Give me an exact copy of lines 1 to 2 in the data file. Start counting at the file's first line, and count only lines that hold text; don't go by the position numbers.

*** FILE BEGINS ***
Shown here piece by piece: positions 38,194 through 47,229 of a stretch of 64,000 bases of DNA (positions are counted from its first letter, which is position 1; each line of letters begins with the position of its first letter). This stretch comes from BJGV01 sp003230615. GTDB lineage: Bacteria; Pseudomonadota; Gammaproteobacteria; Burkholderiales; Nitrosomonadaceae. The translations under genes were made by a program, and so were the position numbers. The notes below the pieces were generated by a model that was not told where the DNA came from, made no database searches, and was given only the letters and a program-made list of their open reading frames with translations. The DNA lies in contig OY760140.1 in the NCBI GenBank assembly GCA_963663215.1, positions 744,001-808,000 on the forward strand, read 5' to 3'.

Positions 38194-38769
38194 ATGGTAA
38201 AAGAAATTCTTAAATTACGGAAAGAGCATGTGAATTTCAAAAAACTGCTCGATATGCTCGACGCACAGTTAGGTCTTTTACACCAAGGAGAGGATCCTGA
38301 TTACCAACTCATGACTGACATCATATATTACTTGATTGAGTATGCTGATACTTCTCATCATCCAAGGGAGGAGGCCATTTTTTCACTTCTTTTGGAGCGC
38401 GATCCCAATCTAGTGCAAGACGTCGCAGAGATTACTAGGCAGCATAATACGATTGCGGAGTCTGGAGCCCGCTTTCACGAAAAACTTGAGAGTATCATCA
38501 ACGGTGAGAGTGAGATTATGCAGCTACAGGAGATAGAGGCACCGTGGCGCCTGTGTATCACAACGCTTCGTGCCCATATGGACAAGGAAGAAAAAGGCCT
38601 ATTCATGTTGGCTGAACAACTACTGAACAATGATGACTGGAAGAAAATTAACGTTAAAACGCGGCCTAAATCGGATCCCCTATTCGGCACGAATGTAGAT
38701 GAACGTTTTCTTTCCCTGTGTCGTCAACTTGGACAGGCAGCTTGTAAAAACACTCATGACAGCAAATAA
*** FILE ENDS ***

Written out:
Shown here piece by piece: positions 38,194 through 47,229 of a stretch of 64,000 bases of DNA (positions are counted from its first letter, which is position 1; each line of letters begins with the position of its first letter). This stretch comes from BJGV01 sp003230615. GTDB lineage: Bacteria; Pseudomonadota; Gammaproteobacteria; Burkholderiales; Nitrosomonadaceae. The translations under genes were made by a program, and so were the position numbers. The notes below the pieces were generated by a model that was not told where the DNA came from, made no database searches, and was given only the letters and a program-made list of their open reading frames with translations. The DNA lies in contig OY760140.1 in the NCBI GenBank assembly GCA_963663215.1, positions 744,001-808,000 on the forward strand, read 5' to 3'.

Positions 38194-38769